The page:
Attorneys at Freeman & Freeman, LLP Represent Victims of Hit-and-Run Crimes and See the Suge Knight Case as a Public Reminder of the Hit-and-Run Problem in Los Angeles

Share Article

Most hit-and-run crashes go unsolved in Los Angeles, but, in rare instances, a driver who leaves the scene will later turn themselves in to the police. While this eliminates much of the legal complexity of such cases, most hit-and-run drivers are never found, leading to extremely complex legal issues for victims, the attorneys of Freeman & Freeman say.

We hope the Suge Knight case increases public attention on the hit-and-run problem in LA

The recent case involving famous music producer Marion "Suge" Knight has brought the subject of hit-and-run crashes into the international spotlight. According to court documents and innumerable media reports, Knight is accused of running over two men with his pick-up truck in February, 2015. This CNN report from March 10, 2015, "Video of Suge Knight's fatal hit-and-run released," describes the incident.

"This recent incident involving such a high profile figure has several unique characteristics but hit-and-run is a crime regardless of the situation," Los Angeles Personal Injury Attorney Stan Freeman says."If property damage, injury or a fatality occurred, serious consequences may await the driver including jail time. We have represented many clients who have been struck by hit-and-run drivers and, often, we must force insurance companies to offer fair compensation. In these cases, the victim's own insurance company can become adversarial."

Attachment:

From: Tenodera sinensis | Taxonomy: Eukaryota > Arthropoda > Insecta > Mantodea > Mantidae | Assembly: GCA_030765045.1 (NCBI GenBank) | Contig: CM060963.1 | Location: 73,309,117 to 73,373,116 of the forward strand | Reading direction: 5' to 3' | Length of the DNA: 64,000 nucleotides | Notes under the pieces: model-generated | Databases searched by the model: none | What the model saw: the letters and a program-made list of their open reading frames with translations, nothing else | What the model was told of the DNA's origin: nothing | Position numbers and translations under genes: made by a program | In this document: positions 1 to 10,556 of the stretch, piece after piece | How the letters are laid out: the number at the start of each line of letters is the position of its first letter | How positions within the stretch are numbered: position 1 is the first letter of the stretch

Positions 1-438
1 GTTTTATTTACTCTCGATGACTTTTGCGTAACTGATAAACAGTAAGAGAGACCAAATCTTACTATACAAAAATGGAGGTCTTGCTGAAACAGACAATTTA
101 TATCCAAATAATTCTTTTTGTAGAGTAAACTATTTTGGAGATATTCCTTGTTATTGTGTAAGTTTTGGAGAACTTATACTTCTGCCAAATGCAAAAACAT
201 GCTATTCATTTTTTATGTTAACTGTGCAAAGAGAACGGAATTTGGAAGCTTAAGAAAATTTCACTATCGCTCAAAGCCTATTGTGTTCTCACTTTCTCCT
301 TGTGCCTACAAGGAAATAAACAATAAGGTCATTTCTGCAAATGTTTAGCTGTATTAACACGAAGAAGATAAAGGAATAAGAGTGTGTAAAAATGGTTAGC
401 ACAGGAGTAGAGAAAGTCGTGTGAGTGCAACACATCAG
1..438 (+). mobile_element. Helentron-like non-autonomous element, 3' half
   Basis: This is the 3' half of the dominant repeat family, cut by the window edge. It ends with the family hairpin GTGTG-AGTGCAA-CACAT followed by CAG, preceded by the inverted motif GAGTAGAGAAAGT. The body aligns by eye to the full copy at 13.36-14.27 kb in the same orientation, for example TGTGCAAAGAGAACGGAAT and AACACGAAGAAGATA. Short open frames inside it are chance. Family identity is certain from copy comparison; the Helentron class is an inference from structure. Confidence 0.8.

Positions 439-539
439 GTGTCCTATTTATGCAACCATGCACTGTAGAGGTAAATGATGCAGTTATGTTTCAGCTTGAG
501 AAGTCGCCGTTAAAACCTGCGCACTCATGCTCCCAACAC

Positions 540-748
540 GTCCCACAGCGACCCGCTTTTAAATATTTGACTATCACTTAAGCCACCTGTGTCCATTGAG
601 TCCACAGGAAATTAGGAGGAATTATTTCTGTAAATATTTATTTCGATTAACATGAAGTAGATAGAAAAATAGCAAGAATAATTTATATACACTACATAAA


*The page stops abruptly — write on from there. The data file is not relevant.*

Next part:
Steven Freeman, also of Freeman & Freeman, says "when a driver leaves the scene of an accident, the victim's own insurance should kick in and the claim should be covered. But insurance companies often want the responsible party's insurance company to pay. They are not anxious to pay out of their own coffers when a crash was not their client's fault. But they are supposed to. We often have to fight for these victims to get the settlement they need."

Stan Freeman says the Suge Knight case is unique but it is a reminder of how bad the hit-and-run problem is in Los Angeles: "the Knight case is rare but it does shine a light on a very bad problem in L.A. Pedestrians, cyclists and other motorists are injured on a regular basis in the city as the result of hit-and-run crashes."

Data supports the attorney's statement. In a recent Los Angeles Times story, "For families of hit-and-run victims, haunting questions remain" by Sandy Banks, published on March 9, 2015, Banks writes, "There are about 20,000 hit-and-run accidents in Los Angeles each year, most of them fender-benders. But 144 people were severely injured and 27 people killed last year by drivers who did not stop. Over the years, only about 1 in 10 hit-and-run drivers has been arrested or prosecuted."

"These cases are extremely tragic because the injuries can be so serious," Steven Freeman says, "but the victim is also left with so many unanswered questions. We are prepared to represent such victims and pursue maximum compensation on their behalf but the victim is often suffering with pain, lost employment opportunities and other issues because the driver who caused the crash did not stop. This kind of complex litigation can just add to the victim's challenges. We hope the Suge Knight case increases public attention on the hit-and-run problem in LA."

Share article on socal media or email:

View article via:

Pdf Print

Contact Author

Brett Watson
@FreemanFreeman1
since: 10/2011
Follow >
Freeman & Freeman, LLP
since: 08/2011
Like >
Follow us on